Photo: Bryony McIntyre

Rhodri Davies & Terry Day


13 May 2007  •  The Sage Gateshead, Gateshead

“Let's hear it for Terry Day, the man that put the mental into instrumental” Dan Warburton, Paris Transatlantic. 

In the late 70’s and early 80’s, Terry was one of the most entertaining and unpredictable musicians in the London free improvising music scene, a founding member of the People’s Band, and a multi-instrumentalist of unbelievable energy and invention.  His recently released set of recordings from that period gives voice to his near boundless, self starting inspiration across just about any instrument he can get his hands on: not just any old piano, cello, saxophone, but also crackle boxes, bamboo pipes, ping pong balls, squeakers and balloons, and alarmingly something listed as ‘poppers’.  Across all of these instruments, as well as some inspired and rasping cockney-punk singing, ideas and humour seems to just boil over as a result of Terry’s energy and conviction, a mad scramble of whims, notions and deep ceaseless conviction that for some reason that you can’t quite put your finger on, is always incredibly emotional.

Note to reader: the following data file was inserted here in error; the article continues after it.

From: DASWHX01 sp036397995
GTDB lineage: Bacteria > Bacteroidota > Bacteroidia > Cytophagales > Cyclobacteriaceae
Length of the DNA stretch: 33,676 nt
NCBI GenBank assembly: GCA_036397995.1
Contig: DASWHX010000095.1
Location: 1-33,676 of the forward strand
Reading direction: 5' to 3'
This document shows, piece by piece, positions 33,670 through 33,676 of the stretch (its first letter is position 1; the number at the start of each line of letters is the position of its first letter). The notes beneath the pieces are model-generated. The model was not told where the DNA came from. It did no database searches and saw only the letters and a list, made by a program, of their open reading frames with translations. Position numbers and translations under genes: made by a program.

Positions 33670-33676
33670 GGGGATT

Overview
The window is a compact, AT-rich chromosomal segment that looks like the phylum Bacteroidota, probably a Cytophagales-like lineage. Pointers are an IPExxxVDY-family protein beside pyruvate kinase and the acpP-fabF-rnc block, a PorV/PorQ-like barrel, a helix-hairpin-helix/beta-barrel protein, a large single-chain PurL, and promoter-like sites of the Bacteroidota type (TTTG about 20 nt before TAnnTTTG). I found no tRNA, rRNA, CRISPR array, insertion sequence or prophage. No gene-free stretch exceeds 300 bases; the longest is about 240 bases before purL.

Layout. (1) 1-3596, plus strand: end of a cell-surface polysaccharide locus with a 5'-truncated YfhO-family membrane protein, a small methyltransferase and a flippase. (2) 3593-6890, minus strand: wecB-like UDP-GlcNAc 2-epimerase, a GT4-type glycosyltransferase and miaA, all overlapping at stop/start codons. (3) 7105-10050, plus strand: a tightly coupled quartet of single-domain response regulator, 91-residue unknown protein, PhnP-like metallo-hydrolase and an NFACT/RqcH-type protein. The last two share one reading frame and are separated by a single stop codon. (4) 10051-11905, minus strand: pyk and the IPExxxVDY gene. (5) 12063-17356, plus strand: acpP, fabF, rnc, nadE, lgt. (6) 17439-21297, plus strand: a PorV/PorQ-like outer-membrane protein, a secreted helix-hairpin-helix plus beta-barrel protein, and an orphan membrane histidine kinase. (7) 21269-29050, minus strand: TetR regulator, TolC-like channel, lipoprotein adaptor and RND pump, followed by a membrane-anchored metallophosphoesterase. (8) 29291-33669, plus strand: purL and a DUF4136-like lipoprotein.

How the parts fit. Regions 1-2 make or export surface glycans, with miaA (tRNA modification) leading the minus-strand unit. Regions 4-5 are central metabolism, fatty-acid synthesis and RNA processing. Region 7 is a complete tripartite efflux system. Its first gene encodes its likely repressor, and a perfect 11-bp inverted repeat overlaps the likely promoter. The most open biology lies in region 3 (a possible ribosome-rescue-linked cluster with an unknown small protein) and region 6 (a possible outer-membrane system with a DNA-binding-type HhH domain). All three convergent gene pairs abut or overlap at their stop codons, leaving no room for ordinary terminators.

Recently Terry has stepped back from his principle instrument, the drums, and started playing live again with a clutch of great young UK improvisers, focusing on the rasping sound of bamboo flutes, through which he still delivers all of that energy, conviction and most affectingly, emotion. One of those improvisers Terry has been playing with recently is Rhodri Davies, who alongside Alice Coltrane is the only improvising harpist we listen to round here. Rhodri is a central figure in European improvisation; extending his instrument under a battery of techniques – rubbing, scraping, e-bowing, placing mic’s in the sound board of his harp, and a particularly otherworldly tactic of resting a tambourine on the strings as they are excited into some kind of celestial, helicopter blade drones by, what is that, a fan, a vibrator? He creates sound colours and textures quite alien to the harp, carefully placed in and resisting the silence; textured, sometimes restrained but (and here’s why he’s a great foil for Terry), deeply passionate.

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